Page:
I live in the chalk hills of the South Downs. On my daily walks over these hills I am always greeted by familiar alkaline-loving flora.
But if I head a little north there are areas of acidic soil in places Duncton and Lavington Common. The contrast as soon as I step into these areas is rewarding. There is sand underfoot and old friends like heather all around.
One of my favourites is a common lichen called Cladonia portentosa. It is sometimes nicknamed ‘reindeer moss’ or ‘reindeer lichen’, but purists argue that the only one truly deserving that name is a similar but different lichen called Cladonia rangiferina.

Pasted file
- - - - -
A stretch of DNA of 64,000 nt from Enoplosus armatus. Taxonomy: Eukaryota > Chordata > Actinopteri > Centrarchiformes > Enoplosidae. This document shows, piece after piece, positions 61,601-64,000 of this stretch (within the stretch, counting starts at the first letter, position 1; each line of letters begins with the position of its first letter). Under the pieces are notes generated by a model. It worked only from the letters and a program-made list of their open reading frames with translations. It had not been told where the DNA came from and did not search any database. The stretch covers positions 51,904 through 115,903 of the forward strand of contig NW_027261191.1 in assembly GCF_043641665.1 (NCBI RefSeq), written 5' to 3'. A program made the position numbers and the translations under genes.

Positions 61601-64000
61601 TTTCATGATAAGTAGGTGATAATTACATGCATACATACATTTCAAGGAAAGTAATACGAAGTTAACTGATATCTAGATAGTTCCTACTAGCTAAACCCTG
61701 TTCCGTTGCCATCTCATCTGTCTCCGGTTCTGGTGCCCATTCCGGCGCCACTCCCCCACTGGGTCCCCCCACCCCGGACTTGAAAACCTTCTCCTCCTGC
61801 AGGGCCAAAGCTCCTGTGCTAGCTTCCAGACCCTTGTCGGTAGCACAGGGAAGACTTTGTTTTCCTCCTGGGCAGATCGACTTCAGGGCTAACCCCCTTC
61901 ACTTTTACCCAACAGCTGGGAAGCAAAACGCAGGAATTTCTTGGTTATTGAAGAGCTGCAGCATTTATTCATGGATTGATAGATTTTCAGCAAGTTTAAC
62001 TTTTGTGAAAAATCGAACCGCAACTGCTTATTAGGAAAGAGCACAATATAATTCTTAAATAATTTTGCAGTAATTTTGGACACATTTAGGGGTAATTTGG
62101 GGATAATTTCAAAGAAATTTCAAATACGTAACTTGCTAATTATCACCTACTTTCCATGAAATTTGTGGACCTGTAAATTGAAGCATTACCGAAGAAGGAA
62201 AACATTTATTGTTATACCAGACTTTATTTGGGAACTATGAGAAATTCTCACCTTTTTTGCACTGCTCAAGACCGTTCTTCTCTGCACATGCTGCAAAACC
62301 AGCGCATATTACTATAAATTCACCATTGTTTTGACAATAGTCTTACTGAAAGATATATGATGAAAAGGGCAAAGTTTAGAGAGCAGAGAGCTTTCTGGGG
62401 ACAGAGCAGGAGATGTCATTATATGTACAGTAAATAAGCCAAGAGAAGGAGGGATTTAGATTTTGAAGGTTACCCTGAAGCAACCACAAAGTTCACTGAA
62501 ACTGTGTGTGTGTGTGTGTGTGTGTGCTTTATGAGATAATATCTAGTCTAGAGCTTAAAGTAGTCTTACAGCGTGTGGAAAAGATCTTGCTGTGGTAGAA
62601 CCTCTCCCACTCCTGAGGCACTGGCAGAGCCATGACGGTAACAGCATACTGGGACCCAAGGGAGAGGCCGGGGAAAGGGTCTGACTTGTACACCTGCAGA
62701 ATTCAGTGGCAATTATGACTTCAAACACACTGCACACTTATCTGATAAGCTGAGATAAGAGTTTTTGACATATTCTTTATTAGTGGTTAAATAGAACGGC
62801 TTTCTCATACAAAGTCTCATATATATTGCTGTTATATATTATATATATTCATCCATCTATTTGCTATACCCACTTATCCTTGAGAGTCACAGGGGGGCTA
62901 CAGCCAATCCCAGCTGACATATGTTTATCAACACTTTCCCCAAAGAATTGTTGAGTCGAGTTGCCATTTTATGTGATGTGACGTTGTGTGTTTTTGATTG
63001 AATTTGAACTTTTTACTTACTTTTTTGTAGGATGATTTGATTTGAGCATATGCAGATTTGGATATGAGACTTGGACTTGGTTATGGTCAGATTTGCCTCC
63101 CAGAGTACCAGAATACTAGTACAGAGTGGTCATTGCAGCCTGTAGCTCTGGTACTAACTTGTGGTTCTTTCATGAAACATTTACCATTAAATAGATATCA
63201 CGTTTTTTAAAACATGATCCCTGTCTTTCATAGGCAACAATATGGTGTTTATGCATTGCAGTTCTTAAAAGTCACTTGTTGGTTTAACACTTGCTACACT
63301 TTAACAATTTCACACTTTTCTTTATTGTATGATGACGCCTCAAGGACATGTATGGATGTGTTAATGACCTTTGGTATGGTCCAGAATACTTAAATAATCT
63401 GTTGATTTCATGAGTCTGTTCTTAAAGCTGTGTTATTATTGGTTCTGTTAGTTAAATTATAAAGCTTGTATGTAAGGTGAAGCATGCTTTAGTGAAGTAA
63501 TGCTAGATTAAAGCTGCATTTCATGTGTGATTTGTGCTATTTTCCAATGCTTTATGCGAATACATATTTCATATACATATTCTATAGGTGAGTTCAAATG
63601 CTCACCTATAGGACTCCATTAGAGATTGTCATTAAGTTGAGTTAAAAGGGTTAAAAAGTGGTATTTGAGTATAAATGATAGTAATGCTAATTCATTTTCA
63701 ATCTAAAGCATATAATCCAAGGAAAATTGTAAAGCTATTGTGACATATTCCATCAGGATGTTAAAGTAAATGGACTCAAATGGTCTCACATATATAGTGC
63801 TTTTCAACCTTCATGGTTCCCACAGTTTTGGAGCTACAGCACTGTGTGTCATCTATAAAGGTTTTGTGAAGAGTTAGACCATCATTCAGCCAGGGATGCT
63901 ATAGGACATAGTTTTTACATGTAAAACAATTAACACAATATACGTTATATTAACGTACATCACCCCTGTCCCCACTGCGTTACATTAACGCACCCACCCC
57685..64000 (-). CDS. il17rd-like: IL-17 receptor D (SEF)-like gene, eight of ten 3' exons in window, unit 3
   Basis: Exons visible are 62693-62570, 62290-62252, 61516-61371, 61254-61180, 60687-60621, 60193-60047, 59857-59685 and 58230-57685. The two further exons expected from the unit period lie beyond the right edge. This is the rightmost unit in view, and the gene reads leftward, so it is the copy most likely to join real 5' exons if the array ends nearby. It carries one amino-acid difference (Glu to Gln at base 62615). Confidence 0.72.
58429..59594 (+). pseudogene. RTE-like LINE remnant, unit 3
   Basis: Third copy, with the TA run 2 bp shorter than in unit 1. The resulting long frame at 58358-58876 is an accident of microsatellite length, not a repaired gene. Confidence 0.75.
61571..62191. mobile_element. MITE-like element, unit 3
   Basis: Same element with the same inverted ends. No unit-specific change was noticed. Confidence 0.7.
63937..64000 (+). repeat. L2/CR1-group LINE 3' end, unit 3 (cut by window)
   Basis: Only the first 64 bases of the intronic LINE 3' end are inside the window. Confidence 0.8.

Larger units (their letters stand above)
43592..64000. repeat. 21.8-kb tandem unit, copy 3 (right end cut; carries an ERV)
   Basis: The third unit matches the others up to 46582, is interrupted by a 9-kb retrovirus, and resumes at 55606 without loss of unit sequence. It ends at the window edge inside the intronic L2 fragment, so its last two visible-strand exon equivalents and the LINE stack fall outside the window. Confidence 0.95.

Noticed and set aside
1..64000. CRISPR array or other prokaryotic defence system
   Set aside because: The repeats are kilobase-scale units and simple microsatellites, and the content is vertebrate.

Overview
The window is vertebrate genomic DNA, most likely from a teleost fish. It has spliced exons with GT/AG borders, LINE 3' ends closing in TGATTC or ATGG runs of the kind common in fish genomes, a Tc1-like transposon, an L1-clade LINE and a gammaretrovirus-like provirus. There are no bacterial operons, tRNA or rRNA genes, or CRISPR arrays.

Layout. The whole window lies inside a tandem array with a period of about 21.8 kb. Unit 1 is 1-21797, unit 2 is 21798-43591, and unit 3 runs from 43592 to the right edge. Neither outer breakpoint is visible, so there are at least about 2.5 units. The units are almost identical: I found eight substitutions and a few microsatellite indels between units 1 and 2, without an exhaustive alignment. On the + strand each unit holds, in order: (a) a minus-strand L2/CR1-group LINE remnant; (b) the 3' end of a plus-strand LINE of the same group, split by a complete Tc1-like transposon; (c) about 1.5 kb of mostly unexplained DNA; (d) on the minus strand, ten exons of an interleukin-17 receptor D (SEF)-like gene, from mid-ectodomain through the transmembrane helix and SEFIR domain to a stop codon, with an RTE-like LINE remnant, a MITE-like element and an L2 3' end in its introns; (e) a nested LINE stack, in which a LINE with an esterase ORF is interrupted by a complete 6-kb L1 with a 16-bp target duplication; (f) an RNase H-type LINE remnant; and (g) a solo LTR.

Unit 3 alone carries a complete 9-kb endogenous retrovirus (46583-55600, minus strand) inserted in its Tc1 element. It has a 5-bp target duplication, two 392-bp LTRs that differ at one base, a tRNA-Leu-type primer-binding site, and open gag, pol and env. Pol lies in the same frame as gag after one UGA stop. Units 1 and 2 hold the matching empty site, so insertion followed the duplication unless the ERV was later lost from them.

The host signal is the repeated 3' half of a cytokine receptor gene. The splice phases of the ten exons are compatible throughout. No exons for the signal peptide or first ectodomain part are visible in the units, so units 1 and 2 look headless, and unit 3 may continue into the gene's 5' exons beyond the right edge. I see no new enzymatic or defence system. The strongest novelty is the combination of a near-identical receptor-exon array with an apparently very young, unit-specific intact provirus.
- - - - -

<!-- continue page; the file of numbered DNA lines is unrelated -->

Portentosa (pictured) favours acidic, sandy heaths and dunes and is common in lowland areas. Rangiferina is more common on higher ground.
I like portentosa for two reasons. It is beautiful close up and from afar. But it is also a guarantee of a certain type of habitat. When I see this lichen I know have reached acidic open country. It is a distinct wilderness marker and promises a wild feel to an area, even if civilization remains within earshot.
Birch trees share a love of this terrain and I know I will see a birch tree whenever lifting my eyes from this lichen.